Automatic code formatting on save with ESLint and Prettier (Vue.js, TypeScript, VS Code, and WebStorm) – 2022 Edition

Almost five years ago, I wrote an article on how to setup a development workflow utilizing ESLint for static code analysis and Prettier for beautifying code.

The goal then and now is to use Prettier for formatting source code files and use ESLint only for static code analysing. Therefore, we have to deactivate formatting capabilities of ESLint. This can be done with eslint-config-prettier and eslint-plugin-prettier. The ultimate goal is to perform formatting on save actions in VS Code.

The concepts are the same, but today it requires less work to get this workflow up and running since major frontend libraries (e.g., React or Vue.js) ships with scaffolding tools that come with most of the required packages and settings.

This is the “2022 edition” of my Vue.js guide. This time with TypeScript support. This article is kept short. To find out more about how Prettier, ESLint, eslint-config-prettier, and eslint-plugin-prettier play together, read my 2018 article.

Generate a new Vue.js TypeScript project

We scaffold a new project.

$ npm init vue@latest

Make sure to add TypeSript, ESLint, and Prettier support.

Then change into the new project dir and open VS Code.

$ cd vue-project && Code .

Adjust ESLint config

The required npm dependencies are already installed.

npm packages are already installed

We just need to tweek the existing ESLint config a little bit. In the root folder, open the ESLint config file (.eslintrc.js or .eslintrc.csj). Make sure to add the following config to extends, plugins, parser, and parserOptions. In my example, the complete file looks like this:

// .eslintrc.cjs

/* eslint-env node */

module.exports = {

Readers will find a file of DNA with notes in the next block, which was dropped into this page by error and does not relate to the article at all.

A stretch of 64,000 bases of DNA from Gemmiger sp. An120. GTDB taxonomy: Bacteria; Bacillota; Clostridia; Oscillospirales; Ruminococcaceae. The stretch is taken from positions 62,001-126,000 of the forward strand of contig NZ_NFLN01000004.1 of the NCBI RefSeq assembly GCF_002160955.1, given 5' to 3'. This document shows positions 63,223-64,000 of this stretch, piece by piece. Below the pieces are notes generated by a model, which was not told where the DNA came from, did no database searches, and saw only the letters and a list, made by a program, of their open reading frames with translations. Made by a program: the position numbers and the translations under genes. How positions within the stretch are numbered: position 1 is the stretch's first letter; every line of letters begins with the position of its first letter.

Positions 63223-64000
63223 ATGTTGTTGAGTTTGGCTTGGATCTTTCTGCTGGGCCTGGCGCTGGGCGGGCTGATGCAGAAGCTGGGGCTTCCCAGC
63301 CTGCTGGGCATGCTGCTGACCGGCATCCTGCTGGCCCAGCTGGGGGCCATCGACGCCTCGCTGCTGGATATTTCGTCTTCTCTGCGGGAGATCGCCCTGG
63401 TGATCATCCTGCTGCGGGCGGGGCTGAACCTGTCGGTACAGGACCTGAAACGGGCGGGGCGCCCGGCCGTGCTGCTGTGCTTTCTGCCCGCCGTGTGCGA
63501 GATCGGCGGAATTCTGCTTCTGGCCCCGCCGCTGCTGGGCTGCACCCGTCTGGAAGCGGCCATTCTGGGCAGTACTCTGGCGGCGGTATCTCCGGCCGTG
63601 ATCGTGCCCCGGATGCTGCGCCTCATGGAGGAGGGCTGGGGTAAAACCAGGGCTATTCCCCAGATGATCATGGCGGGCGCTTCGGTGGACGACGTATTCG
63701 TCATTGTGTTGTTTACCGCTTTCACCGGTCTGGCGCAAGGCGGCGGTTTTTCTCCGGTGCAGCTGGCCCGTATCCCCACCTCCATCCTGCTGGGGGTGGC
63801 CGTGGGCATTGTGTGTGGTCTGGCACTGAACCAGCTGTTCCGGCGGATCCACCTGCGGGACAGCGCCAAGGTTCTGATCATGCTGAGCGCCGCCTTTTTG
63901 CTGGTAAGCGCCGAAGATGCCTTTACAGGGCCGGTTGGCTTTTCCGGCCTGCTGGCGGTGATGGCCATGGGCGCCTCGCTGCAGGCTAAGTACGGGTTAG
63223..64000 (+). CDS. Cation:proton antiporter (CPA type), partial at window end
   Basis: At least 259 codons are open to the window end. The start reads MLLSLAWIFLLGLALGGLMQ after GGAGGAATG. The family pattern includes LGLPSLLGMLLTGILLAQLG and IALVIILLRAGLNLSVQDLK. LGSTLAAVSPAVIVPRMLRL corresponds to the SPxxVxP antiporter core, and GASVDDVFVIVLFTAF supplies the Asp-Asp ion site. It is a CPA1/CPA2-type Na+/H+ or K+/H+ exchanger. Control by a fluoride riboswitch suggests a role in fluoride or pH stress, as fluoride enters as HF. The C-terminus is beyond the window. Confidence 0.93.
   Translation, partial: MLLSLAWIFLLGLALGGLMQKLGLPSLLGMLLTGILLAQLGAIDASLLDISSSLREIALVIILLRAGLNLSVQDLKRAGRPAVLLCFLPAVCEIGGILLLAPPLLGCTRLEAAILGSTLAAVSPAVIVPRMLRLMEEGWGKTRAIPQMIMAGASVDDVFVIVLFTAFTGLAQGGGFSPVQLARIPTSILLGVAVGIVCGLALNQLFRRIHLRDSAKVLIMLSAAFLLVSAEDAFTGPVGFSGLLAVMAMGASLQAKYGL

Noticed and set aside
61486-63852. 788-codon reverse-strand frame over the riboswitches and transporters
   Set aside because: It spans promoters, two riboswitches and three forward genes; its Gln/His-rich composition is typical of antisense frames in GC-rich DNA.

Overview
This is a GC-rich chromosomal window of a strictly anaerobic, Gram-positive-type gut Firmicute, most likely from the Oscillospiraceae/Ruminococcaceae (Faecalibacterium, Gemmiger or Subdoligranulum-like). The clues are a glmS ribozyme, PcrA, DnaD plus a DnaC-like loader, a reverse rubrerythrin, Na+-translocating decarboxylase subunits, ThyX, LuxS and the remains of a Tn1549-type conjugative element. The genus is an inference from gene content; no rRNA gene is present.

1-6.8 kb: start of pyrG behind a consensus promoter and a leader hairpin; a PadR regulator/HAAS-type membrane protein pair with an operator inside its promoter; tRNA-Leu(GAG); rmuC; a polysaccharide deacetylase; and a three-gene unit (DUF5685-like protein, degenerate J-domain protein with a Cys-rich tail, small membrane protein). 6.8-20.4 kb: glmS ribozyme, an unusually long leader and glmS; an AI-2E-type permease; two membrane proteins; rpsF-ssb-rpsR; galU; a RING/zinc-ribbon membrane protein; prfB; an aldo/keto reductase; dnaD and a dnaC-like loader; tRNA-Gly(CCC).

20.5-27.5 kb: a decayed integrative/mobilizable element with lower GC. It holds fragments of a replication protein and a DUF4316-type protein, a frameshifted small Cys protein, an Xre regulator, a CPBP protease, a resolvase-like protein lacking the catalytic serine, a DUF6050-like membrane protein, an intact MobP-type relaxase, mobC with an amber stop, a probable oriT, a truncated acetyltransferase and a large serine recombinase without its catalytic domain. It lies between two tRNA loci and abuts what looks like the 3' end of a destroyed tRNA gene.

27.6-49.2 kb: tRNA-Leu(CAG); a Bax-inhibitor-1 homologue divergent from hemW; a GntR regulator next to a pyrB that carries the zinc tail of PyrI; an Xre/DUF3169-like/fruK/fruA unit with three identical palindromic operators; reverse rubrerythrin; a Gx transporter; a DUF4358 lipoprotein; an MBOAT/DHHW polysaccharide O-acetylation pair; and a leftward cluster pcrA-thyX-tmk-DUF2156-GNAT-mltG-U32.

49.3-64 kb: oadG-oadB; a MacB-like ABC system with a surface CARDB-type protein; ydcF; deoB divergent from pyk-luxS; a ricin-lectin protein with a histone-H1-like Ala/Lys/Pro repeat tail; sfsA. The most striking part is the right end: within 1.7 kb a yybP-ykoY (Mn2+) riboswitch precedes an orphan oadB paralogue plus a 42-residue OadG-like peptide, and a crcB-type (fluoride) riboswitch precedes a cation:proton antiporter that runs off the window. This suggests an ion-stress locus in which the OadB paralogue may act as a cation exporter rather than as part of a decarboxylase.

root: true,
  extends: [
  plugins: ["prettier", "@typescript-eslint"],
  parser: "vue-eslint-parser",
  parserOptions: {
    parser: "@typescript-eslint/parser",
    ecmaVersion: "latest",
    sourceType: "module",

Setup VS Code

Next up, install the Prettier and ESLint VS Code extensions.

The final step is to add VS Code settings to execute ESLint auto-fix command on save. I prefer to use workspace settings that are located at .vscode/settings.json. I would recommend to add this under version control that every project contributor utilizes this workflow.

Create this file, if it does not exist, and add the following content:

    "editor.formatOnSave": true,
    "editor.codeActionsOnSave": {
      "source.fixAll.eslint": true
    "[vue]": {
      "editor.defaultFormatter": "esbenp.prettier-vscode"
    "[javascript]": {
      "editor.defaultFormatter": "esbenp.prettier-vscode"
    "[typescript]": {
      "editor.defaultFormatter": "esbenp.prettier-vscode"

That’s it. .js, .ts, and .vue files should be formatted correctly.

ESLint and Prettier errors are handled correctly

VS Code Trouble shooting

If saving a source code file does not lead to automatic reformatting or if errors and warnings are not shown as in the previous screenshot, you can try to restart the ESLint server by using the keyboard shortcut cmd shift p and type “ESLint: Restart ESLint server” and press enter. Sometimes a restart of VS Code does the trick.

WebStorm and IntelliJ configuration

With WebStorm 2022.2.2 automatic formatting worked for me. Therefore, go to the preferences, “Code Quality Tools”, “ESLint”. Select “Automatic ESLint configuration” and make sure to tick the checkbox “Run eslint –fix on save”.

WebStorm ESLint auto-fix config

This should also work the same way with IntelliJ.


Using automatic formatting on save with ESLint and Prettier can still cause headaches. Sure, major projects come with code generation tools as we used above but this workflow does not work out of the box. For some people it would be too intrusive. However, all dependencies are already provided. With some extra configuration things work well.

Written on October 2, 2022